WARREN - Workers for Front Runner Seismic have been knocking on doors for at least two months now, with hopes of getting at least 11,000 landowners to allow them to use seismic tests to determine the amount of minerals deep below the earth's surface.
''We are well over 25 percent committed,'' said company president William Dressel, speaking by cell phone from his northern Pennsylvania base.
Dressel's company has set up about two-dozen workers in Hubbard-area apartments and hotels where they will be working for several more months to reach their targeted number of signatures from property owners in a 140 square-mile area mostly in Trumbull and Mahoning counties. Surveying the properties is expected to begin in late winter with testing under way in spring and summer.
''Drilling is going to happen in the area. You want a proper evaluation. Seismic testing is the best way to create a 3D image of the subsurface area,'' Dressel said Tuesday.
The seismic testing process involves burying small explosives in a grid pattern. The points are set off one-by-one, sending sound waves into the ground to create algorithms which then are analyzed by geophysists to determine the amount of natural gases in specific areas.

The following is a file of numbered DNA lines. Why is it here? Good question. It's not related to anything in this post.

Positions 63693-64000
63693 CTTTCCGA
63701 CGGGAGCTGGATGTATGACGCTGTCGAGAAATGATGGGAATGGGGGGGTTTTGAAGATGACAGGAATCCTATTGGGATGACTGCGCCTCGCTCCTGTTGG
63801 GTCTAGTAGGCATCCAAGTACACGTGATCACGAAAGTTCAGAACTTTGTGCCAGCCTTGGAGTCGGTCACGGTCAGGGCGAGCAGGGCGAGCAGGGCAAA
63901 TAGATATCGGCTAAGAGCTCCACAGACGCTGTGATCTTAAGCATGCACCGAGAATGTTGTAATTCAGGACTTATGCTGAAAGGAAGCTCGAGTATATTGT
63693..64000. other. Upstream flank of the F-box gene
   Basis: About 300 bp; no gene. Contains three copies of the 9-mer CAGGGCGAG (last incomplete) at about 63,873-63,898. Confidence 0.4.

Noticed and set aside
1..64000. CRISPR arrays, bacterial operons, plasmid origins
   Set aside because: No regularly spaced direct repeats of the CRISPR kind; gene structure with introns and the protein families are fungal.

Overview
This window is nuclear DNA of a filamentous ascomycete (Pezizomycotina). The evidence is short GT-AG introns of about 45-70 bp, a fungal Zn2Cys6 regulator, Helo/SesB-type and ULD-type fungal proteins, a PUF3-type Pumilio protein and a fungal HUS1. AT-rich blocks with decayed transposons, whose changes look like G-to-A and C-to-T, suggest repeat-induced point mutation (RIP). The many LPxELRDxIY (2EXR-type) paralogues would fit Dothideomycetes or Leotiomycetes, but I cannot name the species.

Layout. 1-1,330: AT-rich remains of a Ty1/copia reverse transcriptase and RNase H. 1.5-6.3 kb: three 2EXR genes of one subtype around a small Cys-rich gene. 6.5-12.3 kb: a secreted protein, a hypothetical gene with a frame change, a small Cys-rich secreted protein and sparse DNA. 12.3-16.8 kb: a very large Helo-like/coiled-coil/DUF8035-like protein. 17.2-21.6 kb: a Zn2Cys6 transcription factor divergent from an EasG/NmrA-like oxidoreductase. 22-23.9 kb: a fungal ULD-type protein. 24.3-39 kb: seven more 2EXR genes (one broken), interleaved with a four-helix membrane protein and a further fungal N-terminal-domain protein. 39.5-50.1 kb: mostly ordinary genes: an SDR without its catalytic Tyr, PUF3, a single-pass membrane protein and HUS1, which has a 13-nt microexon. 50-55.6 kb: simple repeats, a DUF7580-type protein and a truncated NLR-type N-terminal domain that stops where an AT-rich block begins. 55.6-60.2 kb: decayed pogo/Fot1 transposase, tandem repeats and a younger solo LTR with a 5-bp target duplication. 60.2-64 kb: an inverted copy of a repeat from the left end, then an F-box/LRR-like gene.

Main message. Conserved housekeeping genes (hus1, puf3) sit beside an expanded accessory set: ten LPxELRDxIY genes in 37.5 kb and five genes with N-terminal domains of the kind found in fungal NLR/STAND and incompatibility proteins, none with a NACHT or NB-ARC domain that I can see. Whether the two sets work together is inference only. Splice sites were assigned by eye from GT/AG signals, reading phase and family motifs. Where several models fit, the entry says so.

''We need very little vibration in the ground to get a whole lot of imagery,'' Dressel said. ''There is a vibration. There is some noise, but you have to be close.''
The information is then used by drilling companies like Halcon Resources Corp. to determine the best places to drill. Halcon has hired Front Runner Seismic to do this advance work.
''It's the most environmentally savvy way of conducting this research,'' Dressel said, noting that the data can be good for more than 50 years.
On Monday, another representative of Dressel's company spoke at a public meeting in Austintown Township with the goal of obtaining trustee approval to use township property to conduct tests. Dressel said the company is in the process of contacting many local governmental bodies, including Lordstown and Warren, to get permission to use public thoroughfares and other public property for the tests.
Lordstown Mayor Arno Hill also said he has had conversations with company officials.
''I personally don't have any problem with it,'' Hill said, noting that he has gotten little feedback, good or bad, from residents.
In Austintown, trustees said they plan to speak to officials in other townships before allowing the company to test on township property.